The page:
The nine-month trial was carried out in nine specialist dementia care homes and a 24/7 day centre in Surrey. Behaviours including mood, engagement, levels of interaction with other residents and staff, mobility and sleeping patterns were measured before and after the pilot, and the well-being of residents was found to have improved by 42 per cent. Now the next stage of the scheme is to introduce it in all of Care UK residential homes throughout north-west England.
During the ‘experiential’ training, staff were given direct experience of the dramatic effect that dementia and frailty can have on the senses; special glasses blurred their vision, headphones delivered white noise and gloves restricted the movement of fingers. Trainees found themselves being fed food that they could not see, drinking tea from plastic training beakers, and being asked several questions in quick succession without enough time to think of replies.
Karen Morrison, who led the pilot, will be presenting the findings at the Dementia Congress and helping other carers to reduce stress and increase well-being for people with dementia. She said:“The results show that, with the right care and environment, we can make life more fulfilling for residents and their carers. We have given staff a unique insight into how people with dementia experience the world and how they communicate their needs. We have also given them the skills and confidence to respond to those needs.”
Changes to the environment included photographic signage to show what was behind doors, which increased residents’ confidence and independence. Retro-style fittings were used which were popular, comforting and memory-evoking, and fireplaces and smaller dining rooms increased the homely feel.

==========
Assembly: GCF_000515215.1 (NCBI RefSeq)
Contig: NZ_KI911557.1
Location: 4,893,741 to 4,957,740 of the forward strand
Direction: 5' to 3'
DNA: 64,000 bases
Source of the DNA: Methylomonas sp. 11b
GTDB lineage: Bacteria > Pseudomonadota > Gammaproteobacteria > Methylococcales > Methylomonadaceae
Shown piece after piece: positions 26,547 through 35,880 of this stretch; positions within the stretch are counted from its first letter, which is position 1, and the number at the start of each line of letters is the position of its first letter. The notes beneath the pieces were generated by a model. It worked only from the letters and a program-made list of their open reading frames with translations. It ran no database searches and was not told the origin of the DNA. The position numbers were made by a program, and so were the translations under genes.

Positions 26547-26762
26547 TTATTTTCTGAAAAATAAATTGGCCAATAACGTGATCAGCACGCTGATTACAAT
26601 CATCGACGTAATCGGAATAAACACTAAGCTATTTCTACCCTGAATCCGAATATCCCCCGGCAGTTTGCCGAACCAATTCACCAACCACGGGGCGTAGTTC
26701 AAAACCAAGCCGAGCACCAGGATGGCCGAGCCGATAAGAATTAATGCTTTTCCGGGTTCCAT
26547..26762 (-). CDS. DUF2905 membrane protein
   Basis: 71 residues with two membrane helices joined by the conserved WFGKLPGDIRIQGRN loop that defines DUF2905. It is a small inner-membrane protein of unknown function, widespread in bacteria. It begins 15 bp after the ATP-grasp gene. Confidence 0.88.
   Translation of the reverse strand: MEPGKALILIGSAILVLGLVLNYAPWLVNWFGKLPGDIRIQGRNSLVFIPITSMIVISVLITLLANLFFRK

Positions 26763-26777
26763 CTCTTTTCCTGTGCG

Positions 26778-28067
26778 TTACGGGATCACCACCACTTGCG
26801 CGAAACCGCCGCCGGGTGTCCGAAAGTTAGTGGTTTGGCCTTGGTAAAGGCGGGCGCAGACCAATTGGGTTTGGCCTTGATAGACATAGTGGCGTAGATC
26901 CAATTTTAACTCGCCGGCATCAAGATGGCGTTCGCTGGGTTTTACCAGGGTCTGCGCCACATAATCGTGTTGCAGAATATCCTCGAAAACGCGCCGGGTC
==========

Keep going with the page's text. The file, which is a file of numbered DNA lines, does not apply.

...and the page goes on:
Trainers have received many emails from staff giving examples of ways that the training has given them a better understanding of residents’ requests, including reasons why people with dementia may be unable to see things clearly, or changes in the way they use language.
Karen said: “The results are even more remarkable when you realise these were services that were already rated as ‘Good’ or ‘Excellent’ by the Care Quality Commission and we have still managed to increase, by nearly half, the well-being of well-cared-for residents with dementia.”
Carole Wardle, Care UK’s manager at Station House in Crewe, who has won numerous awards for promoting excellence and dignity in care, is looking forward to seeing the dementia policy rolled out more widely across Care UK’s services. She said: “We are all very excited about receiving the training. By giving carers such a clear insight into how their residents see the world, lots of things become clearer for the carer.
“Because they can understand the person’s needs and preferences, it means they can go even further in providing a genuinely person-centred care package in a happy and relaxed environment.”